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Review: HAIRSPRAY, King's Theatre, Glasgow

Tracy Turnblad comes to Glasgow, now "Run and Tell That"

Review: HAIRSPRAY, King's Theatre, Glasgow

Review: HAIRSPRAY, King's Theatre, Glasgow Hairspray has returned to Glasgow at the nicest "Kings" in town! The show follows the antics of aspiring teen dancer, Tracy Turner, and her dreams of dancing on TV and ending segregation in her 1960s Baltimore community.

The stage adaptation of the 1988 John Waters' film opened on Broadway in 2002 and was later made into a musical film in 2007. The UK has enjoyed multiple touring productions and two West End productions, one in 2007 and most recently a revival in 2021 at the London Coliseum. This non-replica touring production, directed by Paul Kerryson, makes its final stop at the Glasgow Kings Theatre this week.

The casting by Jonathan Russell is just excellent. Katie Brace oozes joy and enthusiasm as Tracy, and has a delightful rapport with her mother, Edna (Alex Bourne), and father, Wilbur (Norman Pace). Bourne and Pace garner the largest laughs of the night during their duet, "You're Timeless To Me", with plenty of giggles both on-stage and in the auditorium.

Reece Richards, as Seaweed, has a ball leading "Run and Tell That", Charlotte St Croix was just wonderful as Little Inez, and the Dynamites (Natalia Brown, Gabrielle Davina Smith, and Charlotte St Croix) were fierce and flawless during "Welcome to the Sixties". Bernadette Bangura was covering the role of Motormouth Maybelle at this particular performance, stealing many scenes, and led the rousing "I Know Where I've Been" fantastically, to rapturous applause.

Richard Meek is perfectly sleek and slick as TV host Corny Collins, opposite the deliciously malicious Rebecca Thornhill as Velma Von Tussle. Rebecca Jayne-Davies is endearingly awkward as Penny Pingleton.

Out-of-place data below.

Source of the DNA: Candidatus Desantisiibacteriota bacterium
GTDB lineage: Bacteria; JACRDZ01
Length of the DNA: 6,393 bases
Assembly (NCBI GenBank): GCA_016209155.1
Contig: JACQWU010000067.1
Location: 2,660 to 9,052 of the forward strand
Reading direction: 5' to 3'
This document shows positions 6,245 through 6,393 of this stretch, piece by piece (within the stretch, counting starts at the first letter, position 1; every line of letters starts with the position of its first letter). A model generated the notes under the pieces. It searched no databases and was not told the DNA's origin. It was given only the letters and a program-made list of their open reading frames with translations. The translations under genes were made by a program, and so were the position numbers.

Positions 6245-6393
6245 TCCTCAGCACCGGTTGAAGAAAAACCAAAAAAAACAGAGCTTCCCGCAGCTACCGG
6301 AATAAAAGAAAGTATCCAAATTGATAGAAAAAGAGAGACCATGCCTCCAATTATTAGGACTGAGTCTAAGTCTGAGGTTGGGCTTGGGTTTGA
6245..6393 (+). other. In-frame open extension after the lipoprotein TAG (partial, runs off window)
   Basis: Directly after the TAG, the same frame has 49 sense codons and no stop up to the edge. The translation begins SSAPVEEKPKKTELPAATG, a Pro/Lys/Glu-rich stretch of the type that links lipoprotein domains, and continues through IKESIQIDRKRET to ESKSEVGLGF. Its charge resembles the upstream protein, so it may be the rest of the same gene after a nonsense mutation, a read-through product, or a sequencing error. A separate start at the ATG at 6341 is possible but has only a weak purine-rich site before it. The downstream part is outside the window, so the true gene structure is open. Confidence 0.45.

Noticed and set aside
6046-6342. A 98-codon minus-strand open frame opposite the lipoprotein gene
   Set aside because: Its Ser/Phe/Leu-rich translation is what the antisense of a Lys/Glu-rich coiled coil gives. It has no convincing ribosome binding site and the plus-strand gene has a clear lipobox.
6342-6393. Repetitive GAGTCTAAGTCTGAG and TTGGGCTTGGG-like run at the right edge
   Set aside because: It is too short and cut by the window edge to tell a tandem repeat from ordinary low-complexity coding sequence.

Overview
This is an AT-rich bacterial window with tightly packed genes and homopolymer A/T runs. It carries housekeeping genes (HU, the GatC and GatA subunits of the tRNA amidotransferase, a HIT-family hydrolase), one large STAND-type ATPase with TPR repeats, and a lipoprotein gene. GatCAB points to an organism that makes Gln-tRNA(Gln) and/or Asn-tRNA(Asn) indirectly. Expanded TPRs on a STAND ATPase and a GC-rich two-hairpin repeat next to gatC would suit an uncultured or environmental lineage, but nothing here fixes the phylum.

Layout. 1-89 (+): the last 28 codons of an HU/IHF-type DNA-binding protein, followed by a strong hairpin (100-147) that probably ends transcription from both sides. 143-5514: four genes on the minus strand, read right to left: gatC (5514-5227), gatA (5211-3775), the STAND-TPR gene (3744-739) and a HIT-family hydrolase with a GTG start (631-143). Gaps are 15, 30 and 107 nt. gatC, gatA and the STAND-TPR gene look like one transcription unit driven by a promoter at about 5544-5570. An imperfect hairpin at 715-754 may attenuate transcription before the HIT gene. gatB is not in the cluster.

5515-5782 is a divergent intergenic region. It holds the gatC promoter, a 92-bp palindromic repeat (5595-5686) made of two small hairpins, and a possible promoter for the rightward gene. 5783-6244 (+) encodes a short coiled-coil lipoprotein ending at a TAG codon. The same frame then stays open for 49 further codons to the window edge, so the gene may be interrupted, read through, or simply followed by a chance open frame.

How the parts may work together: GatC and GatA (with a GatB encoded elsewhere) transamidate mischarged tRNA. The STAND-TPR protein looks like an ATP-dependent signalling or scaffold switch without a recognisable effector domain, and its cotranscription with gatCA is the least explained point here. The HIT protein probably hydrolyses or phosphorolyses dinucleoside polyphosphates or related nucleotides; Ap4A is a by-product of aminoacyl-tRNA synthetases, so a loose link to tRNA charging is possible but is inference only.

Some timely updates to Mark Shaiman and Scott Wittman's lyrics are a nice touch e.g. "Tomorrow is a brand new day and it sees both white and black" in "You Can't Stop the Beat".

The band is sadly half the size of the original West End ensemble, playing musical supervisor Ben Atkinson's updated orchestrations, but they work incredibly hard delivering Shaiman's delicious licks and grooves, transporting you back to the era.

The book by Thomas Mehan and Mark O'Donnell is full of punchlines, and while it is very much a sugar-coated look at body positivity and US racial segregation, has a nice balance of silliness and sincerity for a fun night out.

Philip Gladwell's lighting design is as bright and colourful as Takis' costume design, with petticoats and vintage suits aplenty. Corny Collins' shiny suits were a real highlight and the number of sequins in the finale could very much rival an episode of Strictly Come Dancing!

It was a little surprising at this stage of the tour that the sound mix wasn't quite right, with soloists indistinguishable from the ensemble at times, and a generally muted accompaniment from the band.

While Takis' minimal set design allowed plenty of space for the company's delivery of Drew McOnie's dazzling choreography, it felt at times like a set piece was missing and there was an overreliance on the projection screen at the back of the stage.

That said, it was wonderful seeing the band on stage during the scenes in the Corny Collins Show studio and the audience were on their feet dancing along to "You Can't Stop the Beat". Don't miss your last chance to see this joyous production of Hairspray!

Hairspray at the King's Theatre, Glasgow, until Saturday 2 April



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